KiGGS study, almost 7000 boys and girls aged between 11 and 17 years were weighed and asked about their self-assessment, ranging from “far too thin” to “far too fat.” In addition, they all completed a questionnaire about quality of life. As a result of their analysis, the scientists established that about three quarters of adolescents are of normal weight. Almost 55% of the girls, but just under 36% of the boys thought that they were “too fat,” although only about 18% of the adolescents were actually overweight. 7% to 8% of the adolescents were underweight.

The quality of life is lower in obese adolescents. However, this correlates to a large extent with self-evaluation. If adolescents think they are “far too fat,” they forfeit a lot of their quality of life, whatever their actual weight. This is particularly marked with girls. On the other hand, if they consider their weight “just right,” their quality of life is the same as if they were of normal weight, even if this is not true. The proportion of adolescents who think they are overweight has been increasing more rapidly in recent years than the proportion of those who really are overweight.

In an accompanying editorial, Johannes Hebebrand points out that adolescents are exposed to considerable social pressure to be thin. He thinks that it is remarkable that as many as 40% of the subjects thought that their weight was right, in spite of the ideal of slimness and the stigma of being overweight.

Dtsch Arztebl Int 2008; 105(23): 406–12 DOI: 10.3238/arztebl.2008.0406

Perceived or True Obesity: Which Causes Min Adolescents?

Bärbel-Maria Kurth and Ute Ellert. 

SUMMARY
Introduction: The consequences of perceived obesity on quality of life are compared with those of genuine obesity in adolescents.
Methods: Within the framework of the German Health Interview and Examination Survey for Children and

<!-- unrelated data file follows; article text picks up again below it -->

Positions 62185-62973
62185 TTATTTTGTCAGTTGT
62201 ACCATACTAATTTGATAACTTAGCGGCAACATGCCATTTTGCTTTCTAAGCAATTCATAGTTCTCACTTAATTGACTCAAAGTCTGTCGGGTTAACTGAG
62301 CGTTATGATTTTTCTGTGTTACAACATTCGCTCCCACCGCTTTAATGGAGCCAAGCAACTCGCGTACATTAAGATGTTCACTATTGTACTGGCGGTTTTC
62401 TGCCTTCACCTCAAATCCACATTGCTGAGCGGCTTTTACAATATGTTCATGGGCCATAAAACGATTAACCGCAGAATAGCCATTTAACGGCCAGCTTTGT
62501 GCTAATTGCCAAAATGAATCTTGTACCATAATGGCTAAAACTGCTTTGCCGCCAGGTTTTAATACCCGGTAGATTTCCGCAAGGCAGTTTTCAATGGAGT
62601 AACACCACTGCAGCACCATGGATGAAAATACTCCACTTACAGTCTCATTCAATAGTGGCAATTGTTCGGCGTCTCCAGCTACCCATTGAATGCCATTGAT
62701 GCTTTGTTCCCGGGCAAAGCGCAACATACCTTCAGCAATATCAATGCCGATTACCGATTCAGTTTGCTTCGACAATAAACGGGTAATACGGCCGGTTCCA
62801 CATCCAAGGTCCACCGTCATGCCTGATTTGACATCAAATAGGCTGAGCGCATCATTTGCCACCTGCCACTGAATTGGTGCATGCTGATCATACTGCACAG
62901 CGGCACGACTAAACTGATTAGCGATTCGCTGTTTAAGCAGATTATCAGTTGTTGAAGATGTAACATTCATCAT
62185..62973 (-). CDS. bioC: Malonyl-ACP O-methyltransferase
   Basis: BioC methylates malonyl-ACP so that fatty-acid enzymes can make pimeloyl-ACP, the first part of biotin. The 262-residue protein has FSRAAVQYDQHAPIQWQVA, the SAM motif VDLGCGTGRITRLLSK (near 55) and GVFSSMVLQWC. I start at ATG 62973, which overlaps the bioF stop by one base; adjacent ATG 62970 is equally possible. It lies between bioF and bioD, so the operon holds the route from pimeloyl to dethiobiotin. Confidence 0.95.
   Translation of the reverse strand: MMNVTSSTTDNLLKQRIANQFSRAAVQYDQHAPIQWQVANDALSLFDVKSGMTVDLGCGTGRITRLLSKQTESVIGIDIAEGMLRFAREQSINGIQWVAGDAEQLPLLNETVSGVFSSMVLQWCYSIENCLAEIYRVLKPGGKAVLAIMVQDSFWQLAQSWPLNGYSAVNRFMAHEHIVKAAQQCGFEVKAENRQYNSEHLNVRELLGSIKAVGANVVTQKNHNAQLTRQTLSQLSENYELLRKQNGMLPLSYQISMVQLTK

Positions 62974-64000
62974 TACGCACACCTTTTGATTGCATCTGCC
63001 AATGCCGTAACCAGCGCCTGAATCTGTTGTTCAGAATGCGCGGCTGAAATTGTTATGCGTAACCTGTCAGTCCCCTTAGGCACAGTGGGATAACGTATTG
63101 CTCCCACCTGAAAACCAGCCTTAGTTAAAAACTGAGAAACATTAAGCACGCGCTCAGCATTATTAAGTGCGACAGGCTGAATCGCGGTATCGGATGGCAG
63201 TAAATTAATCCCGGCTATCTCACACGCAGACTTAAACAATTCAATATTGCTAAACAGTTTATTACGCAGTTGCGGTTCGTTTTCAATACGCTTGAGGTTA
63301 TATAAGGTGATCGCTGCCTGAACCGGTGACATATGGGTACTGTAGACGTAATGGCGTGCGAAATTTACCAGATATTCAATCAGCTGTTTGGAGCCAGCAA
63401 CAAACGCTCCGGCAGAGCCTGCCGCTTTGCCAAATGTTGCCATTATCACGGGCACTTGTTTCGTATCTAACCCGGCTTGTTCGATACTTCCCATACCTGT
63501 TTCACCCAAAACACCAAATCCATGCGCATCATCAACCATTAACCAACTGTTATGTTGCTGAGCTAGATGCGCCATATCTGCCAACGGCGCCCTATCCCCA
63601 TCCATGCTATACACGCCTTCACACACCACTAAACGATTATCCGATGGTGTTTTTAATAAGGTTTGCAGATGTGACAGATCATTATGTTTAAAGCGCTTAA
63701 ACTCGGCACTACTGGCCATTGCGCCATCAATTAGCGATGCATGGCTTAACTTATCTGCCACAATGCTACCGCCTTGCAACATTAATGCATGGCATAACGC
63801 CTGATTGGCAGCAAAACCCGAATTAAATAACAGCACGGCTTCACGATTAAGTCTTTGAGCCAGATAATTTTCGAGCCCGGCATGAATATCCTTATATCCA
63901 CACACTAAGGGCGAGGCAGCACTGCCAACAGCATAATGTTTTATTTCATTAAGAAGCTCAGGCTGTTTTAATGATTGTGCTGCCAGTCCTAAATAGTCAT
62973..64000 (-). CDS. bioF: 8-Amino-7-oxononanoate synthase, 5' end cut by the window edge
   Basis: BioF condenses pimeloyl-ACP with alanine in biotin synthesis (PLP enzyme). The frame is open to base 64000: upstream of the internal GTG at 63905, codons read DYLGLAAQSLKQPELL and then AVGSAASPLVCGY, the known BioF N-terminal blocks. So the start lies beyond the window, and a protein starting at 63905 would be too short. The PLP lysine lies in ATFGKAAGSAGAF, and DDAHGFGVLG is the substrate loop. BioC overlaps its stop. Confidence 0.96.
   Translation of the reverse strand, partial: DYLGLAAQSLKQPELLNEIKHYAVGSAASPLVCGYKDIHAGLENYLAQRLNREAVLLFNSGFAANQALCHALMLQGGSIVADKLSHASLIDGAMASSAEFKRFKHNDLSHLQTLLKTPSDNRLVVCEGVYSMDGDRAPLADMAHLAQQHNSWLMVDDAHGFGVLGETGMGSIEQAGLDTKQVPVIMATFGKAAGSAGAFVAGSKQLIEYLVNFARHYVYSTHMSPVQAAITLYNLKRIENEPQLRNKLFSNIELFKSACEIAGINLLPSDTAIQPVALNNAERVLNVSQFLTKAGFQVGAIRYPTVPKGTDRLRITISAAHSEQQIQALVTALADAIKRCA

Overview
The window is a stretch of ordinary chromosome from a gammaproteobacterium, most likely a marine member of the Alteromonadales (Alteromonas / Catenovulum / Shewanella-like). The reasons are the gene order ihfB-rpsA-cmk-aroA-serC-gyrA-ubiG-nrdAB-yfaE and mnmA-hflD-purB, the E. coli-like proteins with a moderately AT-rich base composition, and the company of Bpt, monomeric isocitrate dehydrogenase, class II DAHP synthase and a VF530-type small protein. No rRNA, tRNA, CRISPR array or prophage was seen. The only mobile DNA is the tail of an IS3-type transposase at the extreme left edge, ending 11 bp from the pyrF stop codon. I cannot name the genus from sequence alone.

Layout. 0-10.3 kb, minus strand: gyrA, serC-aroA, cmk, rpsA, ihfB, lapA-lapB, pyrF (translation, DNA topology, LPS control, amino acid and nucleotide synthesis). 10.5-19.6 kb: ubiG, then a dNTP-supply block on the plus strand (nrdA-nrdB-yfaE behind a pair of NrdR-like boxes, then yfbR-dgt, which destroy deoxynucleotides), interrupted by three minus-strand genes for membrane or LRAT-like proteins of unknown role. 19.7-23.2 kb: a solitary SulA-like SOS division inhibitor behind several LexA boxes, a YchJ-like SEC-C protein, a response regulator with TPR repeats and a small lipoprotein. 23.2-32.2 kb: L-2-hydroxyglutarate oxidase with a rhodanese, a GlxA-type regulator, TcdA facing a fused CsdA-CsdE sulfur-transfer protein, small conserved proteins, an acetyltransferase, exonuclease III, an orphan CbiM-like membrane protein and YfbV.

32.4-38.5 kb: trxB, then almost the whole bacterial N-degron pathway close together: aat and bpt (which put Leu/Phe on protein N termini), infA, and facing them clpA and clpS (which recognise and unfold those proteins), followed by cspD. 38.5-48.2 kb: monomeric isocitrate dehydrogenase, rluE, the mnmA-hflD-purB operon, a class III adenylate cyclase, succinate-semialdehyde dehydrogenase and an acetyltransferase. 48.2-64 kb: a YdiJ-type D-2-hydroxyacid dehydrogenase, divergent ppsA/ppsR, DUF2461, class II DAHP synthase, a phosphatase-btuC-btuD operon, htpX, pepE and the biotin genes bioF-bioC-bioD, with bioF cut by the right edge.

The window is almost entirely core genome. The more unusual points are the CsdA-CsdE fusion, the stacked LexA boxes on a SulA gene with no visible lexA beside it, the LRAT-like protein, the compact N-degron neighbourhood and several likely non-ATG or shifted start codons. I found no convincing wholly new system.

Adolescents (KiGGS), the height and weight of the participants were measured. Children over 11 years of age
were asked whether they thought of themselves as underweight, normal, or overweight. As a measure of their health-related quality of life they completed the internationally employed KINDL-R generic questionnaire.
Results: While 74.8% of 11- to 17-year-old girls and boys are of normal weight, only 40.4% believe that they are just the right weight.“ Only 60.9% of obese girls and 32.2% of obese boys think of themselves as overweight. The data showed that genuinely obese adolescents, as classified by body mass index, have a better quality of life than those who only perceive themselves as being overweight.
Discussion: A realistic body image on the part of obese adolescents is a prerequisite for their acceptance of interventions. The marked deterioration in quality of life resulting from perceived obesity, even for young people of normal weight, illustrates the complexity of the struggle against obesity.

Written by huehueteotl

June 23, 2008 at 3:15 pm

Posted in Psychology

Food-Mood-Solution – Hunger Hormone Increases During Stress

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New research at UT Southwestern Medical Center may explain why some people who are stressed or depressed overeat. While levels of the so-called “hunger hormone” ghrelin are known to increase when a person doesn’t eat, findings by UT Southwestern scientists suggest that the hormone might also help defend against symptoms of stress-induced depression and anxiety.

“Our findings in mice suggest that chronic stress causes ghrelin levels to go up and that behaviors associated with depression and anxiety decrease when ghrelin levels rise. An unfortunate side effect, however, is increased food intake and body weight,” said Dr. Jeffrey Zigman, assistant professor of internal medicine and psychiatry at UT Southwestern and senior author of a study appearing online today and in a future print edition of Nature Neuroscience.